SLAVS AND TATARS: Sugar Contemporary, Toronto

October 17, 2019 - January 31, 2020
Installation Views
Press release

Pickle Politics is the inaugural exhibition at SUGAR by the artist collective Slavs and Tatars. In the context of our site, the artists activate a cycle of work that uses fermentation to consider the transformative conditions of politics and culture. Ogórek Trocki posters, repeating the image of a lost pickle-cucumber specimen, desired for its high sugar content, set the stage for a lecture marathon by Slavs and Tatars. Six consecutive lectures punctuate the exhibition, connecting the subject of fermentation with transliteration, language, cultural transference, and colonialism. Hamdami loops to illustrate the coincidences of language as simultaneously political and metaphysical. And the Pickle Juice Bar provides an opportunity to consume other life as microbiomes: Pickle Politics looks to the practices and symbolism of fermentation, constructing a political argument using notions of the rotten, the spoiled, and the soured. (Slavs and Tatars, 2016).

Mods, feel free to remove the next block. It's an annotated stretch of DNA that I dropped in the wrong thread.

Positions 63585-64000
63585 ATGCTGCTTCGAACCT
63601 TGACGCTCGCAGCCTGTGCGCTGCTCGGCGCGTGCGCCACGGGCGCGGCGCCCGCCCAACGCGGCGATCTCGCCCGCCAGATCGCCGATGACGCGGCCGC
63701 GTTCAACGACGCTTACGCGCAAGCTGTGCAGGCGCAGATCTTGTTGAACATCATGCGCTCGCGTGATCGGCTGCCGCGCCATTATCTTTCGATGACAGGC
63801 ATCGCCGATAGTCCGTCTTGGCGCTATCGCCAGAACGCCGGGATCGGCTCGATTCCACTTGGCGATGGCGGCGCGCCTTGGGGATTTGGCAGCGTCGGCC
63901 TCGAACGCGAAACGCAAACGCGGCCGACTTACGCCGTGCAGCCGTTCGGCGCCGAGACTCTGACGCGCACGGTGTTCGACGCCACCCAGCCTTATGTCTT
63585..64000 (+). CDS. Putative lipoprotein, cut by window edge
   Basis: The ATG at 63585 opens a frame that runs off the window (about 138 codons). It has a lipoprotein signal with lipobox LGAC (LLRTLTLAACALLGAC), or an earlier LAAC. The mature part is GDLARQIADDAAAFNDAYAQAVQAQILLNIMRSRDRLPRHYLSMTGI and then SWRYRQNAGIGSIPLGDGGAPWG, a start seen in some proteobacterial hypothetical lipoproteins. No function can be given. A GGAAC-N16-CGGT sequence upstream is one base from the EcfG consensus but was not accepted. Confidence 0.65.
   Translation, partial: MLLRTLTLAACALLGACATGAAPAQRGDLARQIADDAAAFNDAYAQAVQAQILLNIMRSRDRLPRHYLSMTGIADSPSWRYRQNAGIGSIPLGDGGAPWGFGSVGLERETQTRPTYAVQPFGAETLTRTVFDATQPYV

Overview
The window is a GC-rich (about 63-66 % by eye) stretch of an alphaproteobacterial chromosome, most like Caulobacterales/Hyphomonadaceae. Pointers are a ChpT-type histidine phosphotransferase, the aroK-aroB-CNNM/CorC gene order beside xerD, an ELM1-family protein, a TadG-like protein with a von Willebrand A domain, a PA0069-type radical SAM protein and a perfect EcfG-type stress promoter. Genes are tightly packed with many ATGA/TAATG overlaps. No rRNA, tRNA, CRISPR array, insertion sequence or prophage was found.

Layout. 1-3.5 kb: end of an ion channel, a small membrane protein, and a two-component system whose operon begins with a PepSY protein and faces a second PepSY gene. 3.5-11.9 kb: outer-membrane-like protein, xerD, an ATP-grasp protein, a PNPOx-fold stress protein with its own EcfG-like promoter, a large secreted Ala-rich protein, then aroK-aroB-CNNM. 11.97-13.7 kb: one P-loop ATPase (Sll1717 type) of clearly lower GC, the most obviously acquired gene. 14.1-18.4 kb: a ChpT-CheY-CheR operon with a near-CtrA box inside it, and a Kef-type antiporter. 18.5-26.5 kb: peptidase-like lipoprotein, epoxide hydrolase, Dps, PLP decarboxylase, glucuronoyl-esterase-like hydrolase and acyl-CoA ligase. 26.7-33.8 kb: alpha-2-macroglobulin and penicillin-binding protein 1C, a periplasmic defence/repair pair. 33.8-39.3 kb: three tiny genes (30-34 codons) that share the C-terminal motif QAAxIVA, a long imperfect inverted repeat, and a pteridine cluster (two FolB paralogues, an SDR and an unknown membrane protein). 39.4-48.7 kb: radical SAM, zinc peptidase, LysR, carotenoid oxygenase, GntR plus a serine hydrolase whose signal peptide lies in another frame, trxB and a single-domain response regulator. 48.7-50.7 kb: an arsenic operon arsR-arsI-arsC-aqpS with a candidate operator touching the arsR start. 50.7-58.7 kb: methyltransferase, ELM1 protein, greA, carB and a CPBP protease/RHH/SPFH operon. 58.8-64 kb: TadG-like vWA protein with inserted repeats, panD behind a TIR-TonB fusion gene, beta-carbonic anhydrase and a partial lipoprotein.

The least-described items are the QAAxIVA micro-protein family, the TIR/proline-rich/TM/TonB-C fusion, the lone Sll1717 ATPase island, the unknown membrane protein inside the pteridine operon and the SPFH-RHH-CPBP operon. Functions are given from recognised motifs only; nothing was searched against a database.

Slavs and Tatars’ practice has been devoted to the area east of the former Berlin Wall and west of the Great Wall of China, known as Eurasia. Fermentation is emblematic of our current times, as political forces in Russia, Asia and the Middle East challenge traditional axes of power: this cosmo-political balancing act continues to shape, reflect and drive forward ideologies that square the East and the West with contingent processes of life and death. The notion of fermentation offers another space between cultural and geographical territories, shifting beyond the Levi-Strauss trichotomy of the “raw,” the “cooked” and the “rotted.” Fermentation is that life-giving, death-driven process that takes place outside of what we think of as progress: a problematic historical approach that conflates the raw/cooked with the primitive/advanced. Activating the microbiomes that comprise a critical mass within the human body, fermentation affects our biological, ecological and political boundaries with generative potential.